Pathologist gives evidence

“Picture Boy’s” trial

As the trial for “Picture Boy” continued in the High Court, Government Forensic Pathologist, Dr Nehaul Singh and Deputy Superintendent

Dead: Ray “Sugar” Walcott
Dead: Ray “Sugar” Walcott

Michael Kingston took to the witness stand on Friday to give evidence.
Cyon “Picture Boy” Collier is accused of killing two brothers – Ray Walcott, also known as “Sugar”, and Carl Andrews, also known as

Accused Cyon “Picture Boy” Collier
Accused Cyon “Picture Boy” Collier

“Alo”; both of Victoria Village, East Coast Demerara (ECD) in 2006.
Dr Singh in his testimony described what he found and submitted in his medical report for Walcott and Andrews.
According to the Pathologist, Walcott would have succumbed as a result of multiple gunshot wounds. “The body had a large open wound to the forehead causing loss of brain matter,” Dr Singh told the court, pointing out all of the bones in the head were fractured.
A second hole was discovered in the abdomen where a bullet entered and exited through the left side of the chest while another wound was visible at the base of the skull and exited through the back of the neck.
In addition to those gunshot wounds, Dr Singh pointed out two parallel wounds entering from the elbow and leaving through the wrists with a number of grazed marks about the body, some of which could be caused by pebbles on the road or broken glass.
Dr Singh said he was not a ballistic specialist and it was no way he could have determined the type of weapon used but from his knowledge, the injuries had to be caused by a rifle and not a shotgun.
Defence Counsel Lyndon Amsterdam questioned the Pathologist about the possibility of a person being shot in the arm at a reasonable distance and not have any broken bones based on the fact that Walcott was shot in the elbow and no bones were broken in the arm; however Dr Singh deemed it a possibility.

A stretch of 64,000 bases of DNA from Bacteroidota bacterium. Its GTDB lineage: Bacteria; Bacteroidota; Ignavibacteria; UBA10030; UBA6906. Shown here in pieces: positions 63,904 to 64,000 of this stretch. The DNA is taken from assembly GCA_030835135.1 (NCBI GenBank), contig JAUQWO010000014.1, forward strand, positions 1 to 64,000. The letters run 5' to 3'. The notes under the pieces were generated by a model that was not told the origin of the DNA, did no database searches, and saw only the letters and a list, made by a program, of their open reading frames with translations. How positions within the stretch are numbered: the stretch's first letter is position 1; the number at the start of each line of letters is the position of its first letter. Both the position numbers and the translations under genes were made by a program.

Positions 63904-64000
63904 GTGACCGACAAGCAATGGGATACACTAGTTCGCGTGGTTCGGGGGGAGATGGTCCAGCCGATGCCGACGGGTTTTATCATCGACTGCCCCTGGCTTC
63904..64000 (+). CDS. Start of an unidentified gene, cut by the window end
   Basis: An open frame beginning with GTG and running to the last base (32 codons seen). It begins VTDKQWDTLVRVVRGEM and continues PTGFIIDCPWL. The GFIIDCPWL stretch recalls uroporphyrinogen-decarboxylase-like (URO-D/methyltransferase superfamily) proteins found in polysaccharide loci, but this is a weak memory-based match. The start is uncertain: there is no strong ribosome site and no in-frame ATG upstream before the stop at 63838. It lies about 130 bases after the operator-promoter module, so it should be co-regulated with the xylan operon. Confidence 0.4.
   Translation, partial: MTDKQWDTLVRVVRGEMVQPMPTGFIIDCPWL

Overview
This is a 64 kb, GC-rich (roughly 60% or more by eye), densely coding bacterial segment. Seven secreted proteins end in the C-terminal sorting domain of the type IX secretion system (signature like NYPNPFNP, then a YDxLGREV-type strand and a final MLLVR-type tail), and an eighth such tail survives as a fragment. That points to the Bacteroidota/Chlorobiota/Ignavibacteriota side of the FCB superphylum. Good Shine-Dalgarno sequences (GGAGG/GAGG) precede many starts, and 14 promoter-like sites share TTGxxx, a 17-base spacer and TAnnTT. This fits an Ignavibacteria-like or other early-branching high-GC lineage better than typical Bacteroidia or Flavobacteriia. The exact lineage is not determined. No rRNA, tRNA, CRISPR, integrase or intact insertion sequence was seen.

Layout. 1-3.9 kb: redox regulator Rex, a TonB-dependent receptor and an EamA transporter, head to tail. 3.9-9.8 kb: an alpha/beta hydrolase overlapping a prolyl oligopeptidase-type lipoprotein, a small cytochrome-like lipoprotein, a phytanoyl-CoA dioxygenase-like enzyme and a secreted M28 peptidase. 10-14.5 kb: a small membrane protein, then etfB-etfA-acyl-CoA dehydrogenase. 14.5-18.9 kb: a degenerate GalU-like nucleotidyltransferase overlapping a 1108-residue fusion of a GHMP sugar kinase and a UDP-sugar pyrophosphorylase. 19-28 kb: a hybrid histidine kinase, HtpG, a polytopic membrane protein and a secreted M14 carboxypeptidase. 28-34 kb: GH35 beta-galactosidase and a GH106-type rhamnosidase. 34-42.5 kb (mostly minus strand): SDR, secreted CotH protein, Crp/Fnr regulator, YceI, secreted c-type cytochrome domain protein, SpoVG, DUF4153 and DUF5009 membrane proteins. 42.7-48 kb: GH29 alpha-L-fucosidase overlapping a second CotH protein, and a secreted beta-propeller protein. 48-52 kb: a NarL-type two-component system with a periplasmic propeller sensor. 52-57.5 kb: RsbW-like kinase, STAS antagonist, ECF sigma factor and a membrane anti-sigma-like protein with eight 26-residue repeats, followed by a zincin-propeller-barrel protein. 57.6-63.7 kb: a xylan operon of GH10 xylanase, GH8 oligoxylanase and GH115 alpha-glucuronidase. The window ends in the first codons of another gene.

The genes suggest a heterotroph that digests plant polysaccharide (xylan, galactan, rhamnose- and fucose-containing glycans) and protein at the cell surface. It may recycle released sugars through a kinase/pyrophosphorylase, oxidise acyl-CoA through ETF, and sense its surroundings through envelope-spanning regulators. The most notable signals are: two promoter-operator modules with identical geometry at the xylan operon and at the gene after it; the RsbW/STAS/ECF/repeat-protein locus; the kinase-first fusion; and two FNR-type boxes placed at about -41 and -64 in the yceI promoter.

Upon examination of Carl Andrews, Dr Singh discovered three bullet wounds and several abrasions about the body caused by bullets.

Dead: Carl Andrews
Dead: Carl Andrews

The external examination showed a wound to the right cheek near the eye while a second showed an entrance from the lower right back and a third to the face.
The bullet entering the back, according to Dr Singh, would have travelled upwards and pierced the right lung and fracturing the first rib before lodging in the chest cavity where he discovered it during the autopsy examination.
The fractured rib, in Dr Singh’s opinion may have been the cause of the exit hole below the neck with a fragment of bone coming through the opening.
This is the third trial Collier stands accused of murdering the two brothers in Victoria Village, ECD on September 23, 2006. Reports are a group of young men were playing dominoes at the Victoria four-corner when the two brothers were allegedly shot by the accused, who rode up on a motorcycle.
The brothers were rushed to hospital where they were pronounced dead on arrival. The trial continues on Monday.